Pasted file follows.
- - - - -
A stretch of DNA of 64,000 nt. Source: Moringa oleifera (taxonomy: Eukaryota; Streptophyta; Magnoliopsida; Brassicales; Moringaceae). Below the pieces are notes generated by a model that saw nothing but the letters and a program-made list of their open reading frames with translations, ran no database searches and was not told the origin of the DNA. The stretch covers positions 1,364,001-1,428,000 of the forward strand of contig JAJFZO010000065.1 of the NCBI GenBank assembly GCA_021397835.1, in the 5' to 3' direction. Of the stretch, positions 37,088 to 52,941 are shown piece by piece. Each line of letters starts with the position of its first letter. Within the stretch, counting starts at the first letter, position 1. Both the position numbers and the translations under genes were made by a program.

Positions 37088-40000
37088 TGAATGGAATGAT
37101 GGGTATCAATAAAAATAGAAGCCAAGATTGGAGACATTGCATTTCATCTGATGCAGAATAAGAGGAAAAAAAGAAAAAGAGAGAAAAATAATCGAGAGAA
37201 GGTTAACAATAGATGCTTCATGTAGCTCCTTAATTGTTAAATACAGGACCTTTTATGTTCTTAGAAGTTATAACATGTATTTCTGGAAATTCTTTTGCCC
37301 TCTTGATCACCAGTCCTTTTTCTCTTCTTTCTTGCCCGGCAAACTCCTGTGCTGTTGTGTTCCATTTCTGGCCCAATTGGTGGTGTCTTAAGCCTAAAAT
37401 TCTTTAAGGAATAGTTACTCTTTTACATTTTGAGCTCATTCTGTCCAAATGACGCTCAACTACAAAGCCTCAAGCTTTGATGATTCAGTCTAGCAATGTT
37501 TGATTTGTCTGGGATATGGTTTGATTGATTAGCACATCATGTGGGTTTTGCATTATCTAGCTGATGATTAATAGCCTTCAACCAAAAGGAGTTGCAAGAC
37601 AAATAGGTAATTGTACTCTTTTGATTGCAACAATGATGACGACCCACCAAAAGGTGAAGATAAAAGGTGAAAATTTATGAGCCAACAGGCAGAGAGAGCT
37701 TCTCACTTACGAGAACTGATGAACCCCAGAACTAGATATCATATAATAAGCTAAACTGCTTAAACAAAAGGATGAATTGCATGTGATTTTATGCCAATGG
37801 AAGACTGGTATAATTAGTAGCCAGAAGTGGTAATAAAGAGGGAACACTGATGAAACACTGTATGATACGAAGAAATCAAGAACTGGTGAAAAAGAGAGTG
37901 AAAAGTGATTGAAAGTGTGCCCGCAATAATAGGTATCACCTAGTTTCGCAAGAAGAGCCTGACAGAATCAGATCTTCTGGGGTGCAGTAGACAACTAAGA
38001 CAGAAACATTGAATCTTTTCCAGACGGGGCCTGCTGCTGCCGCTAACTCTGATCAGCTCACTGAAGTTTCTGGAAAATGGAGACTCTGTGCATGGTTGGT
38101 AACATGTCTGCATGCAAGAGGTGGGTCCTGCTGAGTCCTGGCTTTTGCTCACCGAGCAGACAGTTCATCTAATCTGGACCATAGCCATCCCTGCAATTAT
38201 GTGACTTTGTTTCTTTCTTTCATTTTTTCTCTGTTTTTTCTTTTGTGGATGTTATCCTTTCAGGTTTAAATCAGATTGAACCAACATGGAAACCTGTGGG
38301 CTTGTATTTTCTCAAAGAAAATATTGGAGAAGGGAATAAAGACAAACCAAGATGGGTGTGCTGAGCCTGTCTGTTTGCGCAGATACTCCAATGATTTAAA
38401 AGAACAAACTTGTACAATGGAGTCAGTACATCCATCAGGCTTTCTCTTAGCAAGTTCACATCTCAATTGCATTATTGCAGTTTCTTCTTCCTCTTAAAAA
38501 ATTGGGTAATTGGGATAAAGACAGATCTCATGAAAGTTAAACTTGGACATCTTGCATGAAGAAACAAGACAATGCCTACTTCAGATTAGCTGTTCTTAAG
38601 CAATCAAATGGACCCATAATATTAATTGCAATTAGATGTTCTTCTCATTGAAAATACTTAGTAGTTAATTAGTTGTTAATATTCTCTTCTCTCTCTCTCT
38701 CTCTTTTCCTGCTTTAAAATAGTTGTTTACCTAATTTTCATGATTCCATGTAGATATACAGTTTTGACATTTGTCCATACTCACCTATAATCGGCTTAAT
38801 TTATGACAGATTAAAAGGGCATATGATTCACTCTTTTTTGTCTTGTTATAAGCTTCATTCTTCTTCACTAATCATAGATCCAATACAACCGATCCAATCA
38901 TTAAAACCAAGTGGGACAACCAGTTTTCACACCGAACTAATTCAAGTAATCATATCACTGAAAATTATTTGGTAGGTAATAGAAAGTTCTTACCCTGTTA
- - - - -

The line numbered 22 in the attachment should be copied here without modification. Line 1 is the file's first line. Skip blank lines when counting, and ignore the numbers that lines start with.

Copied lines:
38901 TTAAAACCAAGTGGGACAACCAGTTTTCACACCGAACTAATTCAAGTAATCATATCACTGAAAATTATTTGGTAGGTAATAGAAAGTTCTTACCCTGTTA